Generation Brexit

This is a matter of responsibility!

Manuela Cristiano
Manuela Cristiano | Jun 30, 2017 | in Breaking Up/Paying Up

The UK should pay what it is required to because it has to respect its obligations. This is a matter of respecting the commitments made, which involve thousands of communities, businesses, projects for which money has already been allocated. It is not difficult to imagine how many problems would create an interruption of such projects. As the President of the European Council also said, "It's not about money, it's about rules".

edited on Jun 30, 2017 by Manuela Cristiano

Matthew Matossian Jun 30, 2017

If the UK is sovereign, to argue that it 'has' to meet any obligation or commitment would be difficult to enforce. The UK will make a series of choices in the direction of it's interests only. This may mean that some commitments and projects will be put on the back burner or even sacrificed entirely. The only deals that will survive will be the ones of mutual interest.

Danial Alam Jun 30, 2017

It comes down to what jurisdiction (if any) the ECJ will have in the UK. Every third country so far has accepted the jurisdiction of the ECJ on areas of EU policy (or EFTA Courts). UK Courts could enforce the decision of the ECJ against the government as they have done in the past. This would change if the UK was no longer under such jurisdiction.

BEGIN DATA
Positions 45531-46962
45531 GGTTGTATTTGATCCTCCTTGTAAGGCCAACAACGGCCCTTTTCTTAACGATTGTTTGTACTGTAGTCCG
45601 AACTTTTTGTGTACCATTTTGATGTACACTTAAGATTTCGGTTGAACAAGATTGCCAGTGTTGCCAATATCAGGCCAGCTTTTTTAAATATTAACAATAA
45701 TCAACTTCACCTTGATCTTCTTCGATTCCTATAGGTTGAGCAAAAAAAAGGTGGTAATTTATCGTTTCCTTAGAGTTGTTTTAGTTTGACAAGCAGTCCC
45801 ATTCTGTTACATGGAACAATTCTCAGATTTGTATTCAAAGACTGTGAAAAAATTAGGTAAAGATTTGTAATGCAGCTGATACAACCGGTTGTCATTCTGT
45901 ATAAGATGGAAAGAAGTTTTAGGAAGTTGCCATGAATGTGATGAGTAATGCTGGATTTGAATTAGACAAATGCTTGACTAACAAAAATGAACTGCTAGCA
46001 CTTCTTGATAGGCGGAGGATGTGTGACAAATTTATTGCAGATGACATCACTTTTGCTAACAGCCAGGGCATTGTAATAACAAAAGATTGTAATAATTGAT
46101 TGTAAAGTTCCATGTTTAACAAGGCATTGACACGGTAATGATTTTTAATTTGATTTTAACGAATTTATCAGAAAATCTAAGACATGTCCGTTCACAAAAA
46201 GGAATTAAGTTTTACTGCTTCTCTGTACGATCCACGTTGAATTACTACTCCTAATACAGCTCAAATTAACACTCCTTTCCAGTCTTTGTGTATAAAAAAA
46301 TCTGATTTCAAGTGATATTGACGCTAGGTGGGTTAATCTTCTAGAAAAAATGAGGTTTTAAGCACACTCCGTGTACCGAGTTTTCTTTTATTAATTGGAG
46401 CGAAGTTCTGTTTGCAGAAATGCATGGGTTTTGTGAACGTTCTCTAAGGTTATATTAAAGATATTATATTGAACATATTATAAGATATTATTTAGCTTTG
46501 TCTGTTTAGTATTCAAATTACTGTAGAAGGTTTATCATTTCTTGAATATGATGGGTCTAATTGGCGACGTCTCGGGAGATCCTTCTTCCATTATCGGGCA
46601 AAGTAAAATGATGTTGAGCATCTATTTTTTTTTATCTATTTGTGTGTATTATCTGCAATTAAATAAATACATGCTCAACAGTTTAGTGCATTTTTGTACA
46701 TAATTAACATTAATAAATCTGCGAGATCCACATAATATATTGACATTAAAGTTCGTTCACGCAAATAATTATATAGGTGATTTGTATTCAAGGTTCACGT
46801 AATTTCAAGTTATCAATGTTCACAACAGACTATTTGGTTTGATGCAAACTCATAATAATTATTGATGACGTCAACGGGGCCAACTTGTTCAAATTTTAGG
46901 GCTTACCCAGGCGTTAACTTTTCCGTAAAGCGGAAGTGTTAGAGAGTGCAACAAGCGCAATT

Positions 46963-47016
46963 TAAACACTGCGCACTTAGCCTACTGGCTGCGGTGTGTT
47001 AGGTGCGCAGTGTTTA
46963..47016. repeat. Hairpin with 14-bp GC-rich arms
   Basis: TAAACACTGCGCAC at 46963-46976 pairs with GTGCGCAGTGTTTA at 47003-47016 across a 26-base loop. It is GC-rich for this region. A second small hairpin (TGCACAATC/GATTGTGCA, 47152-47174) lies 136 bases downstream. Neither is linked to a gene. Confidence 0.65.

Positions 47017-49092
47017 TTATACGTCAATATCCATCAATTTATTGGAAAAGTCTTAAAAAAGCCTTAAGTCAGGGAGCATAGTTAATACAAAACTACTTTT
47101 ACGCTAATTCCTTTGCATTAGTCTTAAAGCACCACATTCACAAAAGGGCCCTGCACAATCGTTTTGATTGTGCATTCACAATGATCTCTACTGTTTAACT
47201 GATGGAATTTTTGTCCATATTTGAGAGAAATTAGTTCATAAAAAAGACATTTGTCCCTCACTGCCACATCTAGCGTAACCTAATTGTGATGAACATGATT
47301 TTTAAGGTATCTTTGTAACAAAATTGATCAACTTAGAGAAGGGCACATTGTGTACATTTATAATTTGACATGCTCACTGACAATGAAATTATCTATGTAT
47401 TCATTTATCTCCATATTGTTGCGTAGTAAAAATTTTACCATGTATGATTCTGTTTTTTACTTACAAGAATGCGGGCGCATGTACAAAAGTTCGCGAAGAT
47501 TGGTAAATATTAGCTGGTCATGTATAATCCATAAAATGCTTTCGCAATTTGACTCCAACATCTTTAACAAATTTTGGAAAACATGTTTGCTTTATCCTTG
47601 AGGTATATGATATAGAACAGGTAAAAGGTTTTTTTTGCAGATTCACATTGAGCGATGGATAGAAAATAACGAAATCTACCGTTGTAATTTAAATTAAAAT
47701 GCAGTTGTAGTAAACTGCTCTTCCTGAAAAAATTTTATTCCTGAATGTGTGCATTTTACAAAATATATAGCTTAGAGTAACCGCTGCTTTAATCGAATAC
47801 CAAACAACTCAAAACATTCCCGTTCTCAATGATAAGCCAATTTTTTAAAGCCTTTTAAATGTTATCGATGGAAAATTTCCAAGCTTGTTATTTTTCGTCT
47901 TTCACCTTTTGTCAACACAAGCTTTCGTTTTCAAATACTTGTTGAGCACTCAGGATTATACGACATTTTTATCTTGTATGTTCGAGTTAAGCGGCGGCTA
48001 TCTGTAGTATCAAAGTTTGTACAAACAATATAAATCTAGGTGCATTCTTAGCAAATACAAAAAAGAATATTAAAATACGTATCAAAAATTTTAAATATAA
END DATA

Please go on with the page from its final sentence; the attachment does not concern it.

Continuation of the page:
Manuela Cristiano Jul 1, 2017

I am not talking about enforcing anything. These projects were settled for both the UK and the EU, so I think it's in the UK's interest as well going on to finance that kind of activities. As I said before, it's not a matter of who has to give money to whom. Perhaps if the point of view was shifted, the issue would be easier to solve! In my opinion, it's a matter of guaranteeing people that they are not gonna lose anything, in terms of opportunities or benefits.

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